Booking Through Thursday – Imagery part 2

Connected to last week’s—it’s one of the ways writing has changed. Books from a century or two ago spent huge swaths of text describing locations and character traits, but modern writing does all of this in shorthand. You might know a character is short with blond hair and blue eyes, but the author leaves the rest for you to figure out on your own. The writer might tell you the story takes place at a beachside town, but leaves the details to your imagination. Why do you suppose this is? Is it that we have shorter attention spans these days? That, bombarded with video and photos as we are, we don’t NEED every detail of an unknown scene described, because we have a stock of images already in our heads? – BTT

Writings styles have changed in the last one hundred years. Writers use to be written by word, and books did use to be one of the most popular sources of entertainment for those who could read. I also think there is some value in less descriptions in certain ways. There’s a change in how stories are told as well. The physical appearance of the characters are not necessarily as important as who they are and their journeys in the stories. Stream of counciousness or magical realism novels do not offer a lot in the way of physical images either, but perhaps they offer more emotional and intellectual imagery.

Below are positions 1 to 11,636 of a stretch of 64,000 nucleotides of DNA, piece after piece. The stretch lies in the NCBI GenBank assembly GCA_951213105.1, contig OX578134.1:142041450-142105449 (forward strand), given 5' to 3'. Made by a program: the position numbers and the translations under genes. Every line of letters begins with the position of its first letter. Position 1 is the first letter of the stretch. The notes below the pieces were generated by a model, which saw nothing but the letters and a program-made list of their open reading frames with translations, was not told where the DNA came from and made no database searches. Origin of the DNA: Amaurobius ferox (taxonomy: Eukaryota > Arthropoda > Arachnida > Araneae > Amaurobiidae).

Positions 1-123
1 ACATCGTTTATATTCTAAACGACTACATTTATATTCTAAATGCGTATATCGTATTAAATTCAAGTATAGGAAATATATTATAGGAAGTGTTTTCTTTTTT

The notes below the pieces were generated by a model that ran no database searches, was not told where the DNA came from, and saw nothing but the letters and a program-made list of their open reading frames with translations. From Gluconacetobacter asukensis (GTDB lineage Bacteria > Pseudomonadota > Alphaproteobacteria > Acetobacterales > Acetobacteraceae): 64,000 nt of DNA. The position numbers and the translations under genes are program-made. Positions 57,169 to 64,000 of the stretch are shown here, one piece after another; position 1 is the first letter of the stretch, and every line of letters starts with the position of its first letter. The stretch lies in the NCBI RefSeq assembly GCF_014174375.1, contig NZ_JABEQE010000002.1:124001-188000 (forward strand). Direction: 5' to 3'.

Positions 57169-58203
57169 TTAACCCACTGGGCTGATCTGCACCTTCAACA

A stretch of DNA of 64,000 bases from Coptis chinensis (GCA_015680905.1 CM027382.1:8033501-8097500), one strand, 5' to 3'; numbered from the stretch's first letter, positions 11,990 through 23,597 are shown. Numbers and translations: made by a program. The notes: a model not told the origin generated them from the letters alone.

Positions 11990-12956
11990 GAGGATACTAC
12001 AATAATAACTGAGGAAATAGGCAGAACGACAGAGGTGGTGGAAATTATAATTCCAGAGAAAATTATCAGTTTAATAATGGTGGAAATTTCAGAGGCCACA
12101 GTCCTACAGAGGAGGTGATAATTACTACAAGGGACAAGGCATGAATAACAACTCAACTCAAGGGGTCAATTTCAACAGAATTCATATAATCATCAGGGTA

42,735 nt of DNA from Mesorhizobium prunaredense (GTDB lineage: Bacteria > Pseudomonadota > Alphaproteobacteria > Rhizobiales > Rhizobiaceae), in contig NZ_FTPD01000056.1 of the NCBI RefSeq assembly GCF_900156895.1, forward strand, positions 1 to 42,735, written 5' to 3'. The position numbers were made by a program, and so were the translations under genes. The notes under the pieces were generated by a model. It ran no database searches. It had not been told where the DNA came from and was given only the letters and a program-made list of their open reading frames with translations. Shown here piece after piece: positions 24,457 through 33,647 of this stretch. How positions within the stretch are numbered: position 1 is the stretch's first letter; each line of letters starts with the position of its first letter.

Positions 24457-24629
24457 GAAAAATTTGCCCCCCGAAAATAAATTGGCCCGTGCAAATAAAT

It’s not always the details we should worry about, and I can fill in the blank if the writer offers more important things to the story. I like character development, interactions, and plot points more than how the sun shines on the sand. Of course, it is lovely, but not always necessary.

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